What is concerning about your speech is that in your attempt to legitimize the cause for war with Iraq, you cited intelligence listed in the National Intelligence Estimate that had already been refuted before you spoke. Even more disturbing is that it was your office, the Office of the Vice President, that learned of the false uranium story seven months before the NIE was written and issued in October 2002.
Furthermore, questions have been raised about the intent of the drafting of the NIE document. Former CIA-analyst Ray McGovern, in an article printed in The Miami Herald on August 8, 2003 wrote:
Start with the fact that there was no NIE before the decision for war last summer. Such decisions are supposed to be based on the conclusions of NIEs, not the other way around. This time the process was reversed... The marketing rollout for the war was keynoted by the vice president, who in a shrill speech on Aug. 26 charged, "Saddam has resumed his efforts to acquire nuclear weapons." A NIE was then ordered up, essentially to support the extreme judgments voiced by Cheney, and its various drafts were used effectively to frighten members of Congress into voting to authorize war.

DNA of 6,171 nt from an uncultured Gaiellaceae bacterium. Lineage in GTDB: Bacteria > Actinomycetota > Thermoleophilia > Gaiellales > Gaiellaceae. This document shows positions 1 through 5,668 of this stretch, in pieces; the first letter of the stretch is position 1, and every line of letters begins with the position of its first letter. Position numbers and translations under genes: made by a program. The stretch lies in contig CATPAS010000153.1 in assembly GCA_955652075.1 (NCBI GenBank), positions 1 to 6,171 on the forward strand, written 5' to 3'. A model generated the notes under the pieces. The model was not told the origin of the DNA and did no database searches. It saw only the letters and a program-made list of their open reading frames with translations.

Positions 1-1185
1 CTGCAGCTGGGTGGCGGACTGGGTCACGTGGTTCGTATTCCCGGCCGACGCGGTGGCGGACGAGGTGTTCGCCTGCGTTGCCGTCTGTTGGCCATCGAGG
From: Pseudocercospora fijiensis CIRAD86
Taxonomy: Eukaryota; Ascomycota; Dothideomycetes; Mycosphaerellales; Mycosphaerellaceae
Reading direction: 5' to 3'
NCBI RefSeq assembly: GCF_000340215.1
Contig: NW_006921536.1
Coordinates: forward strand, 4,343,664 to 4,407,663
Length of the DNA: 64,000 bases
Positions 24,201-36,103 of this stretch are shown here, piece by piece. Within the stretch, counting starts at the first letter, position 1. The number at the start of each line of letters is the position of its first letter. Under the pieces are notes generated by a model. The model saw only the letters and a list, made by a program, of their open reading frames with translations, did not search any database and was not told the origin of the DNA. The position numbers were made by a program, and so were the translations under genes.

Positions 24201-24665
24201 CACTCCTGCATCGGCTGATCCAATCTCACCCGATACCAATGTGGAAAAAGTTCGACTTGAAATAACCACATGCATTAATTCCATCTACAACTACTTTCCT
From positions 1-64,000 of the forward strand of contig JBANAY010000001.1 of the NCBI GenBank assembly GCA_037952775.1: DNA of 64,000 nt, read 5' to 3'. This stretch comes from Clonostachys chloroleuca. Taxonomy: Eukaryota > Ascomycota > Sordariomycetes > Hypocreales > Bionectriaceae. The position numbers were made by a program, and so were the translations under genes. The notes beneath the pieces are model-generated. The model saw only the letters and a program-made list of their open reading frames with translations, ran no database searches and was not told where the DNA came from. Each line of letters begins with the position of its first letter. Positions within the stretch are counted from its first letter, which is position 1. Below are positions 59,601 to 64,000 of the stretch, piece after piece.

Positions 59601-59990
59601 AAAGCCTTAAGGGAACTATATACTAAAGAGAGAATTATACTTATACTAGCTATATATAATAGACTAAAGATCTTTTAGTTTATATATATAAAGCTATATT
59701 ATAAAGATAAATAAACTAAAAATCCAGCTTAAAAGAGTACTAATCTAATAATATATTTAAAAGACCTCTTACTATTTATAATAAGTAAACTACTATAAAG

Because it appears as if the NIE may have been drafted so as to support certain claims for the war in Iraq, using it as a supporting document for intelligence that the President "could not ignore" is misleading and irresponsible.
9) Since your address to the AEI was delivered several months after the nuclear uranium claim had been disputed, on what basis did you make the claim that the President "could not ignore" the false nuclear findings in the NIE?
IV. Assertions by the Vice President and other high-ranking members of the Administration claiming Iraqi nuclear weapons program.